Ironically, a majority, if not every member, of the court appears to recognize a drug dealer's interest in successful distribution. Judge Posner concedes that "[s]omeone who provides an input into another's business usually cares only about selling the input, not about furthering the other's business. It is different when the buyer is the seller's distributor, without whom the seller cannot reach the market for his product." Ante at 348. Judge Cudahy acknowledges as much: "Of course, any wholesaler hopes that his customers will be successful. The more the retailers sell, the more they will buy from the wholesaler." Post at 360. Still, a majority insists on a rule that knowledge and a stake in the venture sufficient to prove participation in a conspiracy can never be inferred from evidence of a single large quantity sale.
When one sells an amount of drugs too large for personal consumption to a distributor, I am not willing to foreclose a jury's finding that the seller "join[ed] both mind and hand" with the buyer to make further distribution possible. Direct Sales Co. v. United States, 319 U.S. 703, 713, 63 S.Ct. 1265, 1270, 87 L.Ed. 1674 (1943). After all, the large sale transaction is the sine qua non of subsequent distribution. Conspiracy can be inferred from prolonged cooperation with another's unlawful purpose, id., (though we affirm Lechuga's conviction on the evidence of only two transactions) but not, apparently, from a transaction involving an extraordinarily large quantity of drugs. Neither Judge Posner nor Judge Cudahy offers an explanation as to why the first inference is more reasonable and should carry more weight than the second. Surely it cannot be said that "prolonged cooperation" makes it more likely that a seller knew of and agreed to a buyer's distribution of drugs but evidence of an extremely large sale to the distributor does not. Both, it seems to me, could be sufficient to allow "[t]he step from knowledge to intent and agreement [to] be taken." Id.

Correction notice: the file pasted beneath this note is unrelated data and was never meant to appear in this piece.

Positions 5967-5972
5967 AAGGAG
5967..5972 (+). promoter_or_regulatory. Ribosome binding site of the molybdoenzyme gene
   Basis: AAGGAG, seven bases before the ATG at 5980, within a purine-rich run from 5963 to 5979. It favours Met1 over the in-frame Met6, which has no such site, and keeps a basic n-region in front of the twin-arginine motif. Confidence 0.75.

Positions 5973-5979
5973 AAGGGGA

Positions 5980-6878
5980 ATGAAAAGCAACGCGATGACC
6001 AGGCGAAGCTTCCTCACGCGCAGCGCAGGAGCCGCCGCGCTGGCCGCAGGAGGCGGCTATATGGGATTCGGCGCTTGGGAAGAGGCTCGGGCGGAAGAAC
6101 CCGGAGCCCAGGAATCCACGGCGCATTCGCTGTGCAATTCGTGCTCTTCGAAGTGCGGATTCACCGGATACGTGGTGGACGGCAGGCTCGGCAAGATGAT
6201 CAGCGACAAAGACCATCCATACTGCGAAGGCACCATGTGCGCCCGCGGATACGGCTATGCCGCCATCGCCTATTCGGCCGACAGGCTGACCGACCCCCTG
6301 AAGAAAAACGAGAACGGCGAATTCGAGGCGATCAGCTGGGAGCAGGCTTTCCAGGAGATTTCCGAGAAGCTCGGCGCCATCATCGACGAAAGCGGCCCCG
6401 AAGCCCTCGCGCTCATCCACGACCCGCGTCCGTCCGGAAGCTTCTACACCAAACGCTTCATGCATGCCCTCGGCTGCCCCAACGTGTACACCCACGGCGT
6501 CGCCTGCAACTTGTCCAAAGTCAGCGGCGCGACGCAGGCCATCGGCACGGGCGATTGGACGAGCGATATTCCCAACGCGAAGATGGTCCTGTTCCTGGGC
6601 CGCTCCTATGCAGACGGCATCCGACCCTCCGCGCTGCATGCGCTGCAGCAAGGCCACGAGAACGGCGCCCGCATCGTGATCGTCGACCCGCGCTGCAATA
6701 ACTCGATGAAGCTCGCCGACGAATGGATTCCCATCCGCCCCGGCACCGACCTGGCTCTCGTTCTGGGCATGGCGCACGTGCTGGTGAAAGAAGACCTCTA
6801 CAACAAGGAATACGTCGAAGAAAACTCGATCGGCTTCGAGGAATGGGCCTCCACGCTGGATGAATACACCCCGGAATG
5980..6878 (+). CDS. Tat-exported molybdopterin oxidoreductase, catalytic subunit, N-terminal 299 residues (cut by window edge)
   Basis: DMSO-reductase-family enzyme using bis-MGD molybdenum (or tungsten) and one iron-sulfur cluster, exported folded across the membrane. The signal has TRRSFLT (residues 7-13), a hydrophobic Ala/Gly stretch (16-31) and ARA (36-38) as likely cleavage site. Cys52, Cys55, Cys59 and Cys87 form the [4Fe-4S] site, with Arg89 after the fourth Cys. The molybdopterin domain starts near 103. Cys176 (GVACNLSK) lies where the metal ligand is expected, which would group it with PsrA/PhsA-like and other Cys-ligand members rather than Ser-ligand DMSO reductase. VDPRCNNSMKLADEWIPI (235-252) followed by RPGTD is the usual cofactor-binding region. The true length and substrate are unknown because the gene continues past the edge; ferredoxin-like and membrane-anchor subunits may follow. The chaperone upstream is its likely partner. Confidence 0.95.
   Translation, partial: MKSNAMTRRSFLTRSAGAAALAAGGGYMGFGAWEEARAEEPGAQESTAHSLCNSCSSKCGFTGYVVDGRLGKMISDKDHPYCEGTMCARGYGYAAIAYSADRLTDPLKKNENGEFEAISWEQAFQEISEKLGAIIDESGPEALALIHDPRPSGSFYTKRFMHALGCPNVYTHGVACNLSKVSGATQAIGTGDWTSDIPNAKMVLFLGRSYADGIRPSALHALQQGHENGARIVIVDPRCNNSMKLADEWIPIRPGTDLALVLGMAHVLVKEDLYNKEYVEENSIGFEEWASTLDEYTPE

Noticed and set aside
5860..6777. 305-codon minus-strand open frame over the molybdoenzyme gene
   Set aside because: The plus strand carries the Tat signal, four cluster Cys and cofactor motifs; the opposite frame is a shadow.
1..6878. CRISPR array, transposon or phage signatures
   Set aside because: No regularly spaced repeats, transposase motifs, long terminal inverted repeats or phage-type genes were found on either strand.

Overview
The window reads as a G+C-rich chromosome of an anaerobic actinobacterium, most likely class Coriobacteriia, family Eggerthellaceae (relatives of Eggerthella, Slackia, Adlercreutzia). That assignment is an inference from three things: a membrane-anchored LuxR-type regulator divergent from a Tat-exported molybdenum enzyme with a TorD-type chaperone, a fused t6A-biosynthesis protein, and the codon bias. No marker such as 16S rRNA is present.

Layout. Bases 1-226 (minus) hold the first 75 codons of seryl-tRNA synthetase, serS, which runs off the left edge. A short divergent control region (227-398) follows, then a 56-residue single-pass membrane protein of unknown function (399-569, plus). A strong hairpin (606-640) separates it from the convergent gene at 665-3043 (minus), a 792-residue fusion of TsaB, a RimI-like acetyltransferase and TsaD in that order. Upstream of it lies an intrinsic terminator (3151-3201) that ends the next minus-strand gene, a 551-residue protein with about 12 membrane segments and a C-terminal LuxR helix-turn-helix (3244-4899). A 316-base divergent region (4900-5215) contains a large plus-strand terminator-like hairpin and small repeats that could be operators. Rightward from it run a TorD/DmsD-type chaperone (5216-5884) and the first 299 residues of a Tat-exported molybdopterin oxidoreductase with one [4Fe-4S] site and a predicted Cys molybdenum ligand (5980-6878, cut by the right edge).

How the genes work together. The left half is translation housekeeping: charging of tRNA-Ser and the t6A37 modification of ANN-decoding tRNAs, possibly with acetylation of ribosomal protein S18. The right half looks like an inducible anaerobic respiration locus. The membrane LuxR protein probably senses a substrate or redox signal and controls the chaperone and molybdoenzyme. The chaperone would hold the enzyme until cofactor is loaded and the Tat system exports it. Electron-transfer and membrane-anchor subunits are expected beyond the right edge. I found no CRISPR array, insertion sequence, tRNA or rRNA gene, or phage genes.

It is true that many drug sales — the hand-to-hand variety — are relatively small and simple transactions, thus preventing a rational factfinder from inferring that the seller joined a drug distribution conspiracy. It is just as true, on the other hand, that there are individual sales of such size and scale that a rational factfinder could properly draw the inference that the seller had joined a conspiracy to distribute the drugs involved.